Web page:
Moss determined to be in Indians' Opening Day lineup

Newcomer continues to rehab from hip surgery

Moss determined to be in Indians' Opening Day lineup

CLEVELAND -- Brandon Moss had the opportunity to meet many of his new Indians teammates on Friday night at Progressive Field. Looking around his new home locker room, Cleveland's highest-profile offseason addition had a clear goal in mind.

Moss wants to be in the heart of the Tribe's order on Opening Day.

"It's important to be healthy throughout the season," Moss said. "At the same time, my goal is to be ready for Opening Day. That should be everyone's goal, and be there for 162 games. I'm not afraid to say that. At the same time, what is best for the team and myself is to be 100 percent."

Moss underwent surgery on his hip in October after playing through discomfort throughout much of last season with the A's. The 31-year-old corner outfielder and first baseman has yet to pick up a bat this winter, but he has started a running progression and should be on target to play in games at some point during Spring Training. Moss believes the hip issues explain his dramatic offensive tailspin in the second half last season.

Francona excited to add Moss

Once fully heathy, Moss expects to be back closer to the form he displayed in the first half, when he hit .268 with an .878 OPS for Oakland. In the second half, he hit at a .173 clip with a .584 OPS, but he still ended the season with 25 home runs, 23 doubles, 81 RBIs and a .772 OPS in 147 games.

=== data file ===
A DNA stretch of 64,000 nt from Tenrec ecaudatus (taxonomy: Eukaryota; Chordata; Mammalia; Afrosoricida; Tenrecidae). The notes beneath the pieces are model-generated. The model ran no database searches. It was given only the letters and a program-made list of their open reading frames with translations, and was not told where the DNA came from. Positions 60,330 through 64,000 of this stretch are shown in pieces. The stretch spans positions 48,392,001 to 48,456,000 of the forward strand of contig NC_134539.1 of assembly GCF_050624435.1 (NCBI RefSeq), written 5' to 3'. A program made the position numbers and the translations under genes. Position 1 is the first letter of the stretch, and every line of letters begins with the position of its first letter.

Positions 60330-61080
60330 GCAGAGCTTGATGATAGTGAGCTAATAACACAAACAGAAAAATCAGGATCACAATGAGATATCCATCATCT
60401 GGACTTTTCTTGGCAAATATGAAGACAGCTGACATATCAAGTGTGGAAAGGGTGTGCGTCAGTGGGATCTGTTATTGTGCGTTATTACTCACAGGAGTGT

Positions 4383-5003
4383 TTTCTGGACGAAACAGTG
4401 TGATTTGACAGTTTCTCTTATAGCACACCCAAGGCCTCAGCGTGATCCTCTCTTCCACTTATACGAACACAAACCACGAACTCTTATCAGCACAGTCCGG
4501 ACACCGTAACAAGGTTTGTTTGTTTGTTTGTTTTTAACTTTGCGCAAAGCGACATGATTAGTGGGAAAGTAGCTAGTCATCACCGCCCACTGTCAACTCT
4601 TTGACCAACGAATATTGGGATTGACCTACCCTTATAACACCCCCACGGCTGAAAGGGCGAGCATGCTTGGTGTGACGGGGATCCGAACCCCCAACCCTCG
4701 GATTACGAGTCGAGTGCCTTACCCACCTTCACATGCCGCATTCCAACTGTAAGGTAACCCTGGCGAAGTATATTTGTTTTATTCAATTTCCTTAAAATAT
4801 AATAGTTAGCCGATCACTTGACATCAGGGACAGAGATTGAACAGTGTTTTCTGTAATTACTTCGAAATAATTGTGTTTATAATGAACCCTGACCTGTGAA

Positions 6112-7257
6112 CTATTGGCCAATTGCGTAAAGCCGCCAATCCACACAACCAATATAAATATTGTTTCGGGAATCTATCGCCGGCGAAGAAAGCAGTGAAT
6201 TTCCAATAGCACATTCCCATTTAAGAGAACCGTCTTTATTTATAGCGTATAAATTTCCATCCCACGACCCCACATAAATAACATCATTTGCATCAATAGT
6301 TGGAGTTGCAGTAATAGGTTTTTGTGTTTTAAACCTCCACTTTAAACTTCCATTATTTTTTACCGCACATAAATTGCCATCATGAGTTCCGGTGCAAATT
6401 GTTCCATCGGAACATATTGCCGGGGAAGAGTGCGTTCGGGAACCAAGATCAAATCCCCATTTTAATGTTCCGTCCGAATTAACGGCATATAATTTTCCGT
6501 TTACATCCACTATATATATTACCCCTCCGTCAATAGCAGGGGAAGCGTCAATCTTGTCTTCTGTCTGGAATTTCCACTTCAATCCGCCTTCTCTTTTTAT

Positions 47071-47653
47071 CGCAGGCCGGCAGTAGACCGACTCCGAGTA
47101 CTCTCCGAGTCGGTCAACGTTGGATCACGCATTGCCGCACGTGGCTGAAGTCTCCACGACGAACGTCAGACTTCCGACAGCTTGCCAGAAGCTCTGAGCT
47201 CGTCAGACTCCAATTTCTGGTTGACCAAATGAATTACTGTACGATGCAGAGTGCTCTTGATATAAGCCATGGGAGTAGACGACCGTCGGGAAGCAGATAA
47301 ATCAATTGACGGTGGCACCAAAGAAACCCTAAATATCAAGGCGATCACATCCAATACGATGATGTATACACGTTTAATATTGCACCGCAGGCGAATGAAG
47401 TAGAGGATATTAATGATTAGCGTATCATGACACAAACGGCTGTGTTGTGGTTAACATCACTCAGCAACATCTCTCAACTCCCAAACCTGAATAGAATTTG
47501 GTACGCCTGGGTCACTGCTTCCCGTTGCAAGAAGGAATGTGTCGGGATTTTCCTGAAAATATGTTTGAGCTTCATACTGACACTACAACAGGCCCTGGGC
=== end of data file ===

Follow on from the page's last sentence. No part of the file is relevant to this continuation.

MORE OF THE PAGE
"Some people are saying that Moss had kind of a down second half or whatever," Indians catcher Yan Gomes said. "I mean, I'd take 25 [homers] and 80 [RBIs] in the middle of the lineup. I think it's a big bat that we, in a way, needed. Even though last year we battled and battled, he's coming from a team that had been in the playoffs. He's bringing that experience."

Most important, Moss is bringing power.

Over the past three years, he ranked ninth in the Majors with a rate of one home run per 15.93 at-bats, launching 76 homers and posting a .504 slugging percentage in that span. Much of that production came while playing in Coliseum, which is a stadium that favors pitchers more than batters. Progressive Field, on the other hand, favors lefty power hitters such as Moss.

"I want to be healthy and do the things I do," Moss said, "and hopefully do what I can do with a full year of at-bats and health. Last year, before everything started to go south, I was figuring out my approach to all pitchers. Now, it's just a game of adjustments. I'm not going to put numbers on it, but I can have a special year, especially coming to this park."

The Indians acquired Moss on Dec. 8 in exchange for Minor League infielder Joe Wendle, checking the need for more power off the offseason to-do list. In an effort to shore up what is expected to be a strong rotation, Cleveland also signed veteran Gavin Floyd to a one-year contract. Those two acquisitions represent the main moves of the winter for the Tribe.

Meanwhile, other teams in the American League Central have grabbed headlines with more lucrative contracts and higher-profile trades. The players in Cleveland's clubhouse (and much of the team's 2015 roster was on hand on Friday on the eve of this weekend's Tribe Fest) are not overly concerned about the relatively quiet winter for the Tribe.

"Those moves [by other teams] are what grabs attention," said American League Cy Young-winner Corey Kluber. "I think that we're kind of in probably a unique position in the fact that pretty much the whole team is coming back. We made a few additions, but I think we feel good about the group of guys that we have."

"We're looking at the positive side of things," Indians veteran Nick Swisher added. "We've got the talent in this room and, although we've been super quiet this offseason and not really making a whole lot of big moves, don't be surprised if we're standing at the top at the end of this thing."

Jordan Bastian is a reporter for Read his blog, Major League Bastian, and follow him on Twitter @MLBastian. This story was not subject to the approval of Major League Baseball or its clubs.